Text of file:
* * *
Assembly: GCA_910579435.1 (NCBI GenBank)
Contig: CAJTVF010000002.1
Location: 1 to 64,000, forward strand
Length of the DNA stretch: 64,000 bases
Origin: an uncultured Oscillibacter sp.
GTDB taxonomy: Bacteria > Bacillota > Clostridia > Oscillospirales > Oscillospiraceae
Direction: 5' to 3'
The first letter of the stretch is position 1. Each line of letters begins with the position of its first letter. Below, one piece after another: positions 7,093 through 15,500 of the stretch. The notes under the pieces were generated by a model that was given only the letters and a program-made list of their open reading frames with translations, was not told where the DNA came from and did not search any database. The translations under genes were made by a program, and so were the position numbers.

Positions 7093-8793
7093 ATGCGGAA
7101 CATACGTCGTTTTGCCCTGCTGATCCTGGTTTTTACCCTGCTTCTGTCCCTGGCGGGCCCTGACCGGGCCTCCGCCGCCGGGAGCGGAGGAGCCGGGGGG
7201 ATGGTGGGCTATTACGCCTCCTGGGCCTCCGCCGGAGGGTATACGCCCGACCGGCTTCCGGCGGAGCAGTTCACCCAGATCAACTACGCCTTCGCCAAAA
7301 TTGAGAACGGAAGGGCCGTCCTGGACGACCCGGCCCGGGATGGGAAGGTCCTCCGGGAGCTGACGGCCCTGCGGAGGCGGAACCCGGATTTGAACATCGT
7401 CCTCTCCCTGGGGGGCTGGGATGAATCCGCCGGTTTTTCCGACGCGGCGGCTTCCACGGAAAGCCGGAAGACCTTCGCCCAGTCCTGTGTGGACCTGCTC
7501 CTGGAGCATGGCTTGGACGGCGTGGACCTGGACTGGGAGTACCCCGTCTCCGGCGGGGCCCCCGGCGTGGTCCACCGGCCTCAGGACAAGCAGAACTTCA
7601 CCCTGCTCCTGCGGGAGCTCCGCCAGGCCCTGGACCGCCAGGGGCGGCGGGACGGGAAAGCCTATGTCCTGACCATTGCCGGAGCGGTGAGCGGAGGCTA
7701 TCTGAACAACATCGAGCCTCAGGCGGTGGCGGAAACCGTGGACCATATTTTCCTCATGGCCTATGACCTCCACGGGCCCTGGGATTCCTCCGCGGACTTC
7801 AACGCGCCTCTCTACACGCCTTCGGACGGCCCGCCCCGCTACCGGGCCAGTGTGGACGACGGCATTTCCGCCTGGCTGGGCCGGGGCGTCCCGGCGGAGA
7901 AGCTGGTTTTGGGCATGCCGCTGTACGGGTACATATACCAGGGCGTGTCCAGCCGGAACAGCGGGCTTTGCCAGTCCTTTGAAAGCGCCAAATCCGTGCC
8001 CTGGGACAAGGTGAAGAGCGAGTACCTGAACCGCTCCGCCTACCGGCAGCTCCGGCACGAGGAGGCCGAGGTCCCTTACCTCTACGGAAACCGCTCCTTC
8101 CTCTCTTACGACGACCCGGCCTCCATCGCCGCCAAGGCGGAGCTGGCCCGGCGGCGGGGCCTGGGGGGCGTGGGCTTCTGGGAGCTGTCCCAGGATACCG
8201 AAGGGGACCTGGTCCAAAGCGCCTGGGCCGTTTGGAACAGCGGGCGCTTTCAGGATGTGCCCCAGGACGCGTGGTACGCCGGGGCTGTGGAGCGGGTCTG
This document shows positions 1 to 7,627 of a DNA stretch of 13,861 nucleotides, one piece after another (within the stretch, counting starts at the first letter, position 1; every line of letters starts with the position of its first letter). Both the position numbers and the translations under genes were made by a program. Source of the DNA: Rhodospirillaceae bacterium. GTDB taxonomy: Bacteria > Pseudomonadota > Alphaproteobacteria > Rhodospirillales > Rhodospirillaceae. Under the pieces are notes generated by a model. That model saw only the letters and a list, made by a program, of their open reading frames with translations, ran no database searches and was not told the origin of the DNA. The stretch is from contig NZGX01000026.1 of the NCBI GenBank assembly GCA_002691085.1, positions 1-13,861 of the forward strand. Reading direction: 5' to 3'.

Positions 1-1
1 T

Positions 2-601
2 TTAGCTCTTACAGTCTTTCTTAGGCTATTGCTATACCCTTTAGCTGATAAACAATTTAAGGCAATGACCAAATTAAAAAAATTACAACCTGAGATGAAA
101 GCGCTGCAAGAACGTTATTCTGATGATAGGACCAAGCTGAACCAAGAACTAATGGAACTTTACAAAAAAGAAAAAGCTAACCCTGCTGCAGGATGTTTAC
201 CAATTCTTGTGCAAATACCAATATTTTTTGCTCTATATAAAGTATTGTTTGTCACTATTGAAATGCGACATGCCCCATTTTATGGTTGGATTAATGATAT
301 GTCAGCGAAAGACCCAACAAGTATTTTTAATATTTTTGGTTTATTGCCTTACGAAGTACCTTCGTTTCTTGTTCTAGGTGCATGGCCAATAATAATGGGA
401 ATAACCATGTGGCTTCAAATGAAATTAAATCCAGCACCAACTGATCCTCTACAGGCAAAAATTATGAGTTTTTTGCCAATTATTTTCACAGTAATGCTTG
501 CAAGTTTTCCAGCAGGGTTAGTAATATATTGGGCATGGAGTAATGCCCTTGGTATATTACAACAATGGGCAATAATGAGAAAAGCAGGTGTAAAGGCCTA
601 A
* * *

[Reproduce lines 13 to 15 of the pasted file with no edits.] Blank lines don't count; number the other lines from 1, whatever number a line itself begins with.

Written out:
7301 TTGAGAACGGAAGGGCCGTCCTGGACGACCCGGCCCGGGATGGGAAGGTCCTCCGGGAGCTGACGGCCCTGCGGAGGCGGAACCCGGATTTGAACATCGT
7401 CCTCTCCCTGGGGGGCTGGGATGAATCCGCCGGTTTTTCCGACGCGGCGGCTTCCACGGAAAGCCGGAAGACCTTCGCCCAGTCCTGTGTGGACCTGCTC
7501 CTGGAGCATGGCTTGGACGGCGTGGACCTGGACTGGGAGTACCCCGTCTCCGGCGGGGCCCCCGGCGTGGTCCACCGGCCTCAGGACAAGCAGAACTTCA